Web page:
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Comment: Is all-wheel drive worth the extra?

Published 20 November 2014

When someone tells you they have an SUV you’ll probably picture a big, brash four-wheel drive machine, but things are changing. Smaller, crossover SUVs might look like capable off-roaders but they are often front-wheel drive. Not only that, but estate cars and hatchbacks are increasingly being offered with proper all-wheel drive systems.

But is all-wheel drive worth the extra? We got to find out in a rare opportunity to drive 4x4 versions of cars back-to-back with their front-drive counterparts – in this case with the Skoda Octavia and Superb. These cars aren’t designed to ford rivers and climb mountains, but all-wheel drive is offered for peace of mind and a bit of extra capability when, for example, towing a caravan across a field.

But in reality most front drive cars are unlikely to get stuck unless a field is particularly wet. In fact, the advantages of all-wheel drive on a car like an Octavia are rather more subtle, but potentially more important - because they can really help out on a dangerous road surface in bad weather.

For our test we first took a front-drive car out onto simulated black ice surfaces. Circumstances from climbing a hill to avoiding hazards and tackling bends were replicated. The front-drive car actually coped surprisingly well – partly because a slippery surface was expected - so we could pre-empt - and partly because of traction control and ABS. When the surface got slippery you could feel the car trying to brake wheels and cut power in an effort to get back into line.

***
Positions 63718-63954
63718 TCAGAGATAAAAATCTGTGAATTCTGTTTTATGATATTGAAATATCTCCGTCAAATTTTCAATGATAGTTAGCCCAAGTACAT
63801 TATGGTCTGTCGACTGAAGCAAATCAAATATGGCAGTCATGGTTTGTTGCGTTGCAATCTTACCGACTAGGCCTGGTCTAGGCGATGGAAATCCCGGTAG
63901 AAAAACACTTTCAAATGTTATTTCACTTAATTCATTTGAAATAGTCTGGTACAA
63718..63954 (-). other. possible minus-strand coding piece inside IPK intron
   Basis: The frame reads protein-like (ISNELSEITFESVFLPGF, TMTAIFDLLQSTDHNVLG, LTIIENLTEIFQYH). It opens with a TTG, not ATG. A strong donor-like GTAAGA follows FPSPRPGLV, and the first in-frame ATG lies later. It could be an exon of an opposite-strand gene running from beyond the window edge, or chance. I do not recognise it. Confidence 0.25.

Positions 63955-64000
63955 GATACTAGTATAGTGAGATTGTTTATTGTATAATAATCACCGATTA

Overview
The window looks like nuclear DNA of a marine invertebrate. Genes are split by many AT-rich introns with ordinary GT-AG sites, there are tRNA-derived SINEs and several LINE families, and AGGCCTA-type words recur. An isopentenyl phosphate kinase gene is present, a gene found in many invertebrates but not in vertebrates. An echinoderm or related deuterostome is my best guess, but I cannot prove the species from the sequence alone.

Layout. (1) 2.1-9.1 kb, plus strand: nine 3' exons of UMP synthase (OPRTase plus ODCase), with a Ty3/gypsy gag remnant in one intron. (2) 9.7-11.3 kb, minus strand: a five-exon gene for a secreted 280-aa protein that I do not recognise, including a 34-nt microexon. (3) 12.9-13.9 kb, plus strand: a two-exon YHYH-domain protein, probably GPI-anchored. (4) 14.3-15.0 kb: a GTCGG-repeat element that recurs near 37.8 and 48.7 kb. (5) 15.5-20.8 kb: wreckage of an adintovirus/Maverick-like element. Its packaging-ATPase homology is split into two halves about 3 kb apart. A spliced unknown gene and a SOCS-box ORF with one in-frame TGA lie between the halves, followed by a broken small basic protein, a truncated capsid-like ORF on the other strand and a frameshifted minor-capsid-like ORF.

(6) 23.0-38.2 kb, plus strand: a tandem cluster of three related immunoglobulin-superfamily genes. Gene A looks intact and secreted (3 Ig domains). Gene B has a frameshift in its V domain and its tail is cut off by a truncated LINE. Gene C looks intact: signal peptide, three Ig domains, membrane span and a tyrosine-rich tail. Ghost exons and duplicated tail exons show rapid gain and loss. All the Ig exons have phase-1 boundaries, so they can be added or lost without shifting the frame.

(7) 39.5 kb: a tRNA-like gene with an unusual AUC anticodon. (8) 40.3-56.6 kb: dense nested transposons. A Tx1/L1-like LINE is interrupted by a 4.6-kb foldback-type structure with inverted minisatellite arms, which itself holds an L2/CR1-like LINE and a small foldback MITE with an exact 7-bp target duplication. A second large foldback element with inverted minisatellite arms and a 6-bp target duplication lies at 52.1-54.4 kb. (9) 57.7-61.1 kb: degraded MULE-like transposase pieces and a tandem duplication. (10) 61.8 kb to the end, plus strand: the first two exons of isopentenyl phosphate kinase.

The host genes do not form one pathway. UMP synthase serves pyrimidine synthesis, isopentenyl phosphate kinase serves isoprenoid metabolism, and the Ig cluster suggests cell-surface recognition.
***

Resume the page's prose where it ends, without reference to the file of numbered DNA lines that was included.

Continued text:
Skoda 4x 4 (1)

Unless things get slippery Skoda's 4x4 cars remain front-wheel drive

It would eventually succeed, but it took time and deceleration before anything would happen. Up to that point you were just along for the ride – the car ploughed straight on, front wheels spinning, with no steering effect at all no matter how much the wheel was turned. On a simulated surface at a test facility this wasn’t scary at all – but on a narrow country lane it’d be terrifying and could result in the car going straight on at a bend into trees, or into an obstacle like a parked car.

 

After the two-wheel drive run we took out the same car but with a 4x4 system installed. Skoda’s system only works when it has to, so most of the time the car is front-wheel drive only. It doesn’t take long for the back wheels to kick in though- as soon as we entered the slippery sections of the test course it was possible to feel the difference. It’s subtle, but you can eke out an extra five or so miles-per-hour before the car starts to get out of line.

And, once it does, the systems have a lot more to work with, sending power where it’s needed as well as brake force. The result is more controllability when the car eventually does lose traction. It still skids and the systems still grind and whir away, but steering inputs work and you can carry more speed without being spat off the road. That could mean the difference between going straight on at a corner into a tree or making it around unscathed.

Obviously that’s a good thing, but a 4x4 version of a car like a Skoda Octavia is usually at the upper end of the price scale and that means you’ll have to think long and hard about whether it’s worth the money. Someone who drives on town and motorway roads most of the time is unlikely to see the benefits and would probably be better off with a set of cold-weather tyres.

However for those who live out in rural areas like the Welsh valleys, the Yorkshire Dales or the Highlands it makes perfect sense. Roads go unsalted a lot of the time, which means black ice and compacted snow. In those situations a 4x4 system – even on a regular hatchback – will pay dividends, especially when allied with winter tyres. 

Comments

Ian    on 18 December 2014

Interesting though in tests I have seen, the two wheel drive 'winter' tyre shod car far out performs the summer tyre 4x4. Obviously tyre performance differs tremendously but perhaps the contact point with the road is more important than the number of driving wheels?

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